Whittier, Alaska, is a town of about 200 people, almost all of whom live in a 14-story former Army barracks built in 1956. The building, called Begich Towers, holds a police station, a health clinic, a church, and a laundromat. Its hallways resemble those of a school or a detention center. One can often find residents shuffling around in slippers and pajamas. The only way to get to Whittier by land is to drive through a two-and-a-half-mile, one-lane railroad tunnel that shuts down at night.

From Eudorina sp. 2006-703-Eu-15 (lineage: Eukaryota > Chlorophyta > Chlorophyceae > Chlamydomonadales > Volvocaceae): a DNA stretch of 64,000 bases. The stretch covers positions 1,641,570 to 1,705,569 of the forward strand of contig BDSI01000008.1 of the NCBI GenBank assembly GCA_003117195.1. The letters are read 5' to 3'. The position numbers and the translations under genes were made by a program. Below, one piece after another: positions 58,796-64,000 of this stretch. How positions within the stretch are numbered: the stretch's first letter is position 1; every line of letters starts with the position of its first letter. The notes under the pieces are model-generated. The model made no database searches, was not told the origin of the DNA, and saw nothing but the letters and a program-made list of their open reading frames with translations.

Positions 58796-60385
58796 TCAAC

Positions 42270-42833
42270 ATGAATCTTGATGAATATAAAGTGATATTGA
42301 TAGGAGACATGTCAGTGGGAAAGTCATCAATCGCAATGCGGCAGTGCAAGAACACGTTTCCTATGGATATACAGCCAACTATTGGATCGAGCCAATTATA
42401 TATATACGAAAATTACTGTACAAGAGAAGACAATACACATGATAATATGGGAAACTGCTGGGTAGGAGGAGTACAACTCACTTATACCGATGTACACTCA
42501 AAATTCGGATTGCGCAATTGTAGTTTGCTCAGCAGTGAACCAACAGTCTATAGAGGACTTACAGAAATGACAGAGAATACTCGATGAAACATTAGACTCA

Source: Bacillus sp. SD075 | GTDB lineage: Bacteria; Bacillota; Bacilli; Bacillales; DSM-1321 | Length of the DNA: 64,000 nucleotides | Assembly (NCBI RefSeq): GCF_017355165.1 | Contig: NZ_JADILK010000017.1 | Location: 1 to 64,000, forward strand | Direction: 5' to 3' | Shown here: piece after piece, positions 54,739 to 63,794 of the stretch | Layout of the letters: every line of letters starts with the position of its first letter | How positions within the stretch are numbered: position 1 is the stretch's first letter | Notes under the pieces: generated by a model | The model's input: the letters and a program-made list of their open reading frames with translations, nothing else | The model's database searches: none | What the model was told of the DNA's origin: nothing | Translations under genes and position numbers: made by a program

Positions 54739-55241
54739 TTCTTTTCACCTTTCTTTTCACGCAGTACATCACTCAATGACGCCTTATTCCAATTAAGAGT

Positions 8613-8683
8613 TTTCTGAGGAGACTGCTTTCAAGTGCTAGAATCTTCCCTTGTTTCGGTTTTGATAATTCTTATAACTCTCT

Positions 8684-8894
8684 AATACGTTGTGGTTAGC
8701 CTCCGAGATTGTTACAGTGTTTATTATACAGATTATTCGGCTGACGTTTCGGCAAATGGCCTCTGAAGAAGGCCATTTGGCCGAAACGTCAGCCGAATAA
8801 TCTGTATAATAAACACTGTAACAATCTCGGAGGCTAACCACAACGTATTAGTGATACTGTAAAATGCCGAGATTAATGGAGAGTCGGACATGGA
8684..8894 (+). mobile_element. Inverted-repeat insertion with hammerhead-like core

In summer, cruise ships, charter boats, and commercial fishing vessels bring thousands of visitors to Whittier’s harbor on the west side of Prince William Sound. In winter, though, the city gets about 250 inches of snow, and 60 mph winds are not uncommon. The weather is so brutal that children commute from Begich Towers to school through a tunnel. In the months when visitors are scant and seasonal businesses are all boarded up, what asserts itself is the strange intimacy of a place where at any hour a resident can knock on the police chief’s apartment door, where students get homework help at their teacher’s kitchen table, and where the pastor conducts baptisms in an inflatable pool in the basement. —